The Lady is a fisherman
by Jordon Kahn, Outdoors writer
~ Credit to The Daytona Beach News-Journal.
Stack the dock with 32 mahi totaling 500 pounds, six tuna for another buck-twenty, then top it off with a 12-foot marlin and I’ll bet you wouldn’t pick Monica out of the crowd as the champ behind that Hawaiian haul. After all, the word fisherman has just a little baggage. There are the Bubs with creases in the bills of their caps and drawls thick as tobacco juice. There are the pastel sun-shirted flats skippers, steeled by solitude and silent determination. Scholarly fly-fishers, international anglers, Papa Hemingways, the label has been stereotyped, for sure. But it’s hard to peg a fisherman. Take Parker, you could guess that during her March visit to Oahu she posed with turtles on the beach, rode in a glider and stared in awe at the waves. But gutting it out all day in a fighting chair? Monica, born in Miami and now a 20-year resident of Ormond Beach, is “40-something.” She wears flowers in her hair, enjoys landscaping her yard, photography, orchids and is a self described “animal freak.” You could see her riding a wave on her longboard, and in fact, she has a channeled balsa, mahogany and rosewood board and owned a surf shop in Granada Plaza in the ’90s. But she’s not the obvious pick for heaving in a herd of fish.
Is that because the catch is such a formidable task or because you’d expect a man? OK. She didn’t fly to Hawaii just to fish. Her son Chris, who used to work at the Fishin’ Hole in Daytona Beach, lives there. Now Chris, 24, is a deckhand for Chupu Charters out of Haleiwa Boat Harbor. He got her the charter. But Monica is the one who raised Chris on a boat. “A lot of men fishermen think, ‘Oh, a woman angler. They probably don’t even bait their own hook.’ I’ve always baited my own hook,” she said. “I grew up with a fishing rod in my hand.”
Salty as the Sea
We’re not talking fishes-with-the-guys-on-occasion, either. This computer science grad and engineer throws a cast net, ties Bimini twists, attends fishing seminars and wears a necklace with a sailfish chime. “If I could have gills and live underwater, I would,” she said. She skippers a 20-foot Mako 40 miles offshore and has fished the “Fishing Capital of the World” from coast to coast, Panhandle to Keys. “My office at work is plastered with fish pictures,” she said. “Everything in my house is waves and fish.” Monica’s grandfather introduced her to fishing, she said. Apparently it took. Just listen to her description of home: “I live right by a lake with 10-pound bass right out my backdoor and I’m not telling where!” Gene Lytwyn, the owner of the Fishin’ Hole, remembers Monica dropping off Chris for work and trolling the isles for lures. “She’s constantly fishing behind her house,” Lytwyn said. “She’ll fish in the morning before work. She used to go out at night late-night snook fishing, go offshore, she’s game to do any kind of fishing.”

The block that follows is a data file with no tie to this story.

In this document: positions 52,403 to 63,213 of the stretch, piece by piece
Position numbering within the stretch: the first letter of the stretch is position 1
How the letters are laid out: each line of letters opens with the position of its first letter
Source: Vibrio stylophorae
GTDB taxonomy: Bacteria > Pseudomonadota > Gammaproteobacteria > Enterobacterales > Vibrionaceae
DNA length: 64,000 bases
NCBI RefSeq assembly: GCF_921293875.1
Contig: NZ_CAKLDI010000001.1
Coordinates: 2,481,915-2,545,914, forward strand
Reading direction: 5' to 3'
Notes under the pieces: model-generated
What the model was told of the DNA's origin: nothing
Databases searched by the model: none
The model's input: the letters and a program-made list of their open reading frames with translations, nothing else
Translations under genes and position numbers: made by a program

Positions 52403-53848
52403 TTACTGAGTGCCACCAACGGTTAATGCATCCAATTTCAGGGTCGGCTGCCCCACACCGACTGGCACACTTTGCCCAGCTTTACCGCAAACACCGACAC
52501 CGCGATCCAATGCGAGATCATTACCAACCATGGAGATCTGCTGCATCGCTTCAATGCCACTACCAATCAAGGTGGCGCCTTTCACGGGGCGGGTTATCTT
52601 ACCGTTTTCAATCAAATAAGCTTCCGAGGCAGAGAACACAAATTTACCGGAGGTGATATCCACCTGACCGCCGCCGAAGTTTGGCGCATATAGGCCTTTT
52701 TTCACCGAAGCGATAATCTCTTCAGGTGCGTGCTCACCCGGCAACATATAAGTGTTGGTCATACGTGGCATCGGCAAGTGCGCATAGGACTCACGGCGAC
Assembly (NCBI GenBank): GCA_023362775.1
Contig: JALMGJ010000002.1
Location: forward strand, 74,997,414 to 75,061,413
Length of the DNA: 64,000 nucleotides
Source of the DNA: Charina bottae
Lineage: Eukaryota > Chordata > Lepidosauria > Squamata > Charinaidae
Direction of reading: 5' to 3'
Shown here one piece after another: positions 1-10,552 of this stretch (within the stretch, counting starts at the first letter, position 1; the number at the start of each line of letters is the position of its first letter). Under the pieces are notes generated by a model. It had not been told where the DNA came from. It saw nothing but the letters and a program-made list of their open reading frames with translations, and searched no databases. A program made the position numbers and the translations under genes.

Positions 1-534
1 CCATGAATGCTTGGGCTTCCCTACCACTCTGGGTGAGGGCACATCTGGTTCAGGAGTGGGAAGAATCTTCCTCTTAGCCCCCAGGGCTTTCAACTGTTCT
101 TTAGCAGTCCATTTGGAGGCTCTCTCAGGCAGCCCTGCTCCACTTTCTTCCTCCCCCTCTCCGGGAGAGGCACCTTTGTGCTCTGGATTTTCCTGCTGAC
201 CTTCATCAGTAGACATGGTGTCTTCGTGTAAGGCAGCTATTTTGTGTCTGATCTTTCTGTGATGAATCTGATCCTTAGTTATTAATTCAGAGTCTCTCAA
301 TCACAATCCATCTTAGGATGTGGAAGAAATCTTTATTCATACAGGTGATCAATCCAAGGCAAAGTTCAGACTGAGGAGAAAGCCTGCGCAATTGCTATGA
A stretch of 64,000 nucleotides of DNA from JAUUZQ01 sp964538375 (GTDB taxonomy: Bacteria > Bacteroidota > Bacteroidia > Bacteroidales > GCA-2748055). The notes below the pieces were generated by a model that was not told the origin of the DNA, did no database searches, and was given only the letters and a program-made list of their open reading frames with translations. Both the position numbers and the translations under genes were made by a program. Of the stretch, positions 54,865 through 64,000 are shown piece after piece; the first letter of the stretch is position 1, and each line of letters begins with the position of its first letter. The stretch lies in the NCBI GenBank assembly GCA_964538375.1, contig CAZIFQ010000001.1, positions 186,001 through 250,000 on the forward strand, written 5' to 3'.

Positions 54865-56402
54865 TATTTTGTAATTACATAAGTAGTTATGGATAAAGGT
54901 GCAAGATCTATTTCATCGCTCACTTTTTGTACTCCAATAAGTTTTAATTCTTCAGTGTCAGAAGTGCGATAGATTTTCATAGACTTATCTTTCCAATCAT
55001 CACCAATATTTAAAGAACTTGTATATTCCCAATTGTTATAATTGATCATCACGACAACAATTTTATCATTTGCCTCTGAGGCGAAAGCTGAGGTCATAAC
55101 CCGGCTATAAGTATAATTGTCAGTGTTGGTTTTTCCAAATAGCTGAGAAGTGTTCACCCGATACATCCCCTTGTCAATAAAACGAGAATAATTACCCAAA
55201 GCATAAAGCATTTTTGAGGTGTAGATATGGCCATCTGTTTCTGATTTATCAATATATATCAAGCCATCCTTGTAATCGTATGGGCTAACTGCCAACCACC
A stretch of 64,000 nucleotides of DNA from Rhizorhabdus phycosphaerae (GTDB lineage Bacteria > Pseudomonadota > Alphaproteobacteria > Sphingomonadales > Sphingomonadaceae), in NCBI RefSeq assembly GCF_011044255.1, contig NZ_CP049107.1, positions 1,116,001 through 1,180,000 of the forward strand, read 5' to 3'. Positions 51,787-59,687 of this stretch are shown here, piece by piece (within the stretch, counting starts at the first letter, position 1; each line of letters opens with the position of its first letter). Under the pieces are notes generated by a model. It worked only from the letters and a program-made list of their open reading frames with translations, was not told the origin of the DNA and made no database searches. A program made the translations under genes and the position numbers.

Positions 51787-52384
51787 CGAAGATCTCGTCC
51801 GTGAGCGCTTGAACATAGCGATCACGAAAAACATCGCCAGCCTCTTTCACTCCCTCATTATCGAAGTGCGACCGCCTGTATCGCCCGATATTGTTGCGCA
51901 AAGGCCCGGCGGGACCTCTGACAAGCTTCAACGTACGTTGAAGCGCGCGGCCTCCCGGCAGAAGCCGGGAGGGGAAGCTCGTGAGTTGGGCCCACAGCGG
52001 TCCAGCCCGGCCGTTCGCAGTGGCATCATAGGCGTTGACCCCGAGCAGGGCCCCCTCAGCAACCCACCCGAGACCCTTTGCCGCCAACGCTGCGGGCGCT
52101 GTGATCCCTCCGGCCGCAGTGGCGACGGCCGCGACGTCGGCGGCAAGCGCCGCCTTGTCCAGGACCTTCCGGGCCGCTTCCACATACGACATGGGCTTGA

The Big Day
Little did she know what kind of fishing she was in for as she headed to sea with her Captain for the day and Chris working as the deckhand aboard the Foxy Lady. When the marlin bit, they made the most of testing Mom, whom Chris surely vouched for as an able angler. They strapped her in a harness, latched her to the reel and then Chris said, “I think I’m gonna go in the cabin and make a sandwich, you want one?” Monica said, “He went inside laughing and I’m there in the chair and (the marlin) is jumping out of the air. I felt like I was the rock in a slingshot pulled all the way back. I thought I was going to go flying over the back.” The only sympathy she got was when Chris came out of the cabin and said, ‘Hey, Mom, you want me to pour a bucket of water over your head?’. She fought the marlin for two hours. Her whole forearm bruised from pressing it against the reel. “I’ve never been so proud of bruises my entire life. I showed them to everyone,” she said. “I just can’t stop thinking about that big fish!”